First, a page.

Sociopaths and authoritarian lifestyles

For a long time now, I’ve been reading personal stories of people who have been hurt by hierarchical relationships and the cultures that surround them. Now, hierarchy exists in many forms, and in many cultures, and it’s something that we actually reduce to points on a scale sometimes — we cite Geert Hofstede, for example, to describe the difference in “power distance” between a typical man and woman in the Netherlands, as opposed to a typical man and woman in the United Arab Emirates. Cultural study is something I’m sort of supposed to specialize in.

But subcultures are typically more fascinating than the mainstream, and one that hits close to home is the courtship culture. The idea behind it is that by involving family or friends in a blossoming romantic relationship, we can protect naïve individuals from becoming entangled with men or women who would hurt them, or who are in some way unfit life partners. And that sounds pretty reasonable. We would do well to pay attention to what our families and friends think of this person or that person, particularly if they’ve spent quite a bit of time with him or her. This is assuming, of course, that our family and friends are wise, and kind, and have no agenda of their own.

There are times, however, when the “courtship” model, and hierarchy in general, actually contribute to the thing it’s trying to prevent — becoming entangled with unfit life partners. Sociopathic and certain other aberrant behavior is relatively easy to mask in such situations, and in structured environments where there is an obviously-expected answer, it’s harder to spot falseness.

Perhaps most importantly, sociopathic traits are actually encouraged in certain courtship circles. This is not to say that people who court are automatically sociopaths (far from it), but it is to say that what might otherwise be a warning sign gets glossed over as normative in some cases. Take a step-by-step breakdown of the sociopathic personality and how this may go unnoticed:

1. Glibness and Superficial Charm.
Staying superficially charming is easy when you have only a handful of people you need to seduce (e.g. the girl and her parents, and possibly her pastor).

2. Manipulative and Conning. Though they appear to be charming, they are covertly hostile and domineering, seeing their victim as merely an instrument to be used. They may dominate and humiliate their victims.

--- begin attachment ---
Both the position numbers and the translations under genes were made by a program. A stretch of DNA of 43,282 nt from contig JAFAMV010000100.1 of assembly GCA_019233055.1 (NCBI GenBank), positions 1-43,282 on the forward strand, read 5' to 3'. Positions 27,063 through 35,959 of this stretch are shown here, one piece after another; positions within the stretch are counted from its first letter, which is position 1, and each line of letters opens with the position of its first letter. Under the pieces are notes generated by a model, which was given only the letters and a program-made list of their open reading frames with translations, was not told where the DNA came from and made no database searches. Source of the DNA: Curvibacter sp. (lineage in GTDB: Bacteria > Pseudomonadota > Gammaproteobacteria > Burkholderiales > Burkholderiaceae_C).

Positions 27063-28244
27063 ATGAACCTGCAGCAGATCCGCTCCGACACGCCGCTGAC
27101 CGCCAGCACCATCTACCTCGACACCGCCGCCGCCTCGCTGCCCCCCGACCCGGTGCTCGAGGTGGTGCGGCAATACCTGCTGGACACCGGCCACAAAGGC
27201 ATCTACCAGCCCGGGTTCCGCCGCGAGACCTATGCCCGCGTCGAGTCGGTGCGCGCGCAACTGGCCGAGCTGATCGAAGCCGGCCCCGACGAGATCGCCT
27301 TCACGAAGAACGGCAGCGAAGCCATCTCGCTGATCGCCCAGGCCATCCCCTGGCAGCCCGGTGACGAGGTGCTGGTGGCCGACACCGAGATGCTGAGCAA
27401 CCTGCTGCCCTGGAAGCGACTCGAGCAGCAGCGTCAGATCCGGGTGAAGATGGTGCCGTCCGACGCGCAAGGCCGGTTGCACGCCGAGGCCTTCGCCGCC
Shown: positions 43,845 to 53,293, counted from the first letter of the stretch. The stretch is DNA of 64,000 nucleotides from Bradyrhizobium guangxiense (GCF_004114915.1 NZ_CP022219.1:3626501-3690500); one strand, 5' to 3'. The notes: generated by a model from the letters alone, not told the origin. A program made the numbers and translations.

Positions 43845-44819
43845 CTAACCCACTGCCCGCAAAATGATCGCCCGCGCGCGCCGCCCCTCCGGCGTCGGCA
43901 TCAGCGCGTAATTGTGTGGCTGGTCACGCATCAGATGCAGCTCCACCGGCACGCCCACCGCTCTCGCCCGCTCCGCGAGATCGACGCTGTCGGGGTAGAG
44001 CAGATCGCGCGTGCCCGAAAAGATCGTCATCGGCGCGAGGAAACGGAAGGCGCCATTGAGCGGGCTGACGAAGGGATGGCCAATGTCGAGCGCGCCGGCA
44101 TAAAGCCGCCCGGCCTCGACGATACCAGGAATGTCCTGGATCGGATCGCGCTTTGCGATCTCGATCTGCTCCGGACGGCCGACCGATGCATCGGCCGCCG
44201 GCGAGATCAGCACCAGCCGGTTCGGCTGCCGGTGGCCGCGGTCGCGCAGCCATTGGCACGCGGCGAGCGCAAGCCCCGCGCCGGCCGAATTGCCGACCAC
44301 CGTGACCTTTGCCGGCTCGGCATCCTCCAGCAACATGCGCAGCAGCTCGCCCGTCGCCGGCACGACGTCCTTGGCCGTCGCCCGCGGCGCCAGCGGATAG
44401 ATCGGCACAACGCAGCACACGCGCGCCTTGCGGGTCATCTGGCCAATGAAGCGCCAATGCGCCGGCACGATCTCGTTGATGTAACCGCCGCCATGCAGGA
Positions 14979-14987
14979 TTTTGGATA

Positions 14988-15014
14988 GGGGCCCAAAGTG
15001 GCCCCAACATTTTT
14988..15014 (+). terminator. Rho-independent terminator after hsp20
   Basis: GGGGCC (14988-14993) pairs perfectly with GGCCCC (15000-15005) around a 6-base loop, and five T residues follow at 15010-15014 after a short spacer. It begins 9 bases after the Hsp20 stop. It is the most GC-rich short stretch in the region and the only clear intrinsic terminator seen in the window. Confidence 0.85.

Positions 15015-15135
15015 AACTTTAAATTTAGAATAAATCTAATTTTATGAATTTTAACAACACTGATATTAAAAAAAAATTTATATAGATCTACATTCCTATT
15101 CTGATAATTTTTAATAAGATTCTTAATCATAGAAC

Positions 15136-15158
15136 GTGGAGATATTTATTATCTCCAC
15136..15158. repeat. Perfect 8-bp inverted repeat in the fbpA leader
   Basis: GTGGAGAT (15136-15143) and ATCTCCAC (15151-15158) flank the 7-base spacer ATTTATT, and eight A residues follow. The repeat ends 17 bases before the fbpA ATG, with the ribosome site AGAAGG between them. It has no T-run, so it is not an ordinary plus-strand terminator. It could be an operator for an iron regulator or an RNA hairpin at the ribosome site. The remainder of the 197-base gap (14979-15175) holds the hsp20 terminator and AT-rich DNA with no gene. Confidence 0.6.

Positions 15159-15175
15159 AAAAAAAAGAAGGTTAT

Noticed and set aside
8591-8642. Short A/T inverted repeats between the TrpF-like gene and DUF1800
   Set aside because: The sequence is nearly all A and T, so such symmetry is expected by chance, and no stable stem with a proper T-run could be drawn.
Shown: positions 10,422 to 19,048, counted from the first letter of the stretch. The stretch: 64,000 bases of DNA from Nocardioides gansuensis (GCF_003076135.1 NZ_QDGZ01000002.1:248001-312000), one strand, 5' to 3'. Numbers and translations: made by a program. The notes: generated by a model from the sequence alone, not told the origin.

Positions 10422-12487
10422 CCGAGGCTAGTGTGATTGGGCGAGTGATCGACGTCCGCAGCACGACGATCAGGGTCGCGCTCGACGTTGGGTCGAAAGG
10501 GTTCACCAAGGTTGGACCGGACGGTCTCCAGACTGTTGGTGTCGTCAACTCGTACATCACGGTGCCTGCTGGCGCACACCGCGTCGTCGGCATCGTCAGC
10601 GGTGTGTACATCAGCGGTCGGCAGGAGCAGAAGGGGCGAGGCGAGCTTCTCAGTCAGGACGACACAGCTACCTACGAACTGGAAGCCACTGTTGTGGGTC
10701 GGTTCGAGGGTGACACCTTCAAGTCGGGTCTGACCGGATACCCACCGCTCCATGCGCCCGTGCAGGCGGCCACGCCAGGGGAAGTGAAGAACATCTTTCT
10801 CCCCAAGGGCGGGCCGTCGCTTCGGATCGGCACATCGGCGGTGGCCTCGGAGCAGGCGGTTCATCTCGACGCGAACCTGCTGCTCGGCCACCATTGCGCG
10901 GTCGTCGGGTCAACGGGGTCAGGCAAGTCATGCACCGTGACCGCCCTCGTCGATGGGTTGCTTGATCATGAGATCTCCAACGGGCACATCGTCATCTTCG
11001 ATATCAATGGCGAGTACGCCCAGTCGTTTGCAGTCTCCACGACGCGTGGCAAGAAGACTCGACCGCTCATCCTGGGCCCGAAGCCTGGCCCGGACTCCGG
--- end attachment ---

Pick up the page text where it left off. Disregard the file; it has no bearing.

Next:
However, they can very easily spin this dominance into “biblical headship,” and claim that any hesitation you have regarding their behavior is a problem with God-ordained gender roles.

3. Grandiose Sense of Self. Feels entitled to certain things as “their right.” May state readily that their goal is to rule the world.
This may be spun as a desire to take dominion of the world, or their particular area of it, in the name of God.

4. Irresponsibility/Unreliability and Pathological Lying. Has no problem lying coolly and easily and it is almost impossible for them to be truthful on a consistent basis. Can create, and get caught up in, a complex belief about their own powers and abilities. Extremely convincing and even able to pass lie detector tests.
Lying is not well-received in the Christian canon. However, this is not the sort of fibbing that most people catch on to unless they dig into something other than, say, the doctrine the person claims to espouse or what the person claims to be from one year to the next. These people actually believe themselves. They can be wildly inconsistent and still believe they’ve really got it this time. They will be offended if you call them out on their unreliability, and claim it is due to e.g. their busy schedule and the great demands put on them by others. Most often, they will claim that their unreliability is actually your fault and/or that they didn’t actually say what they said.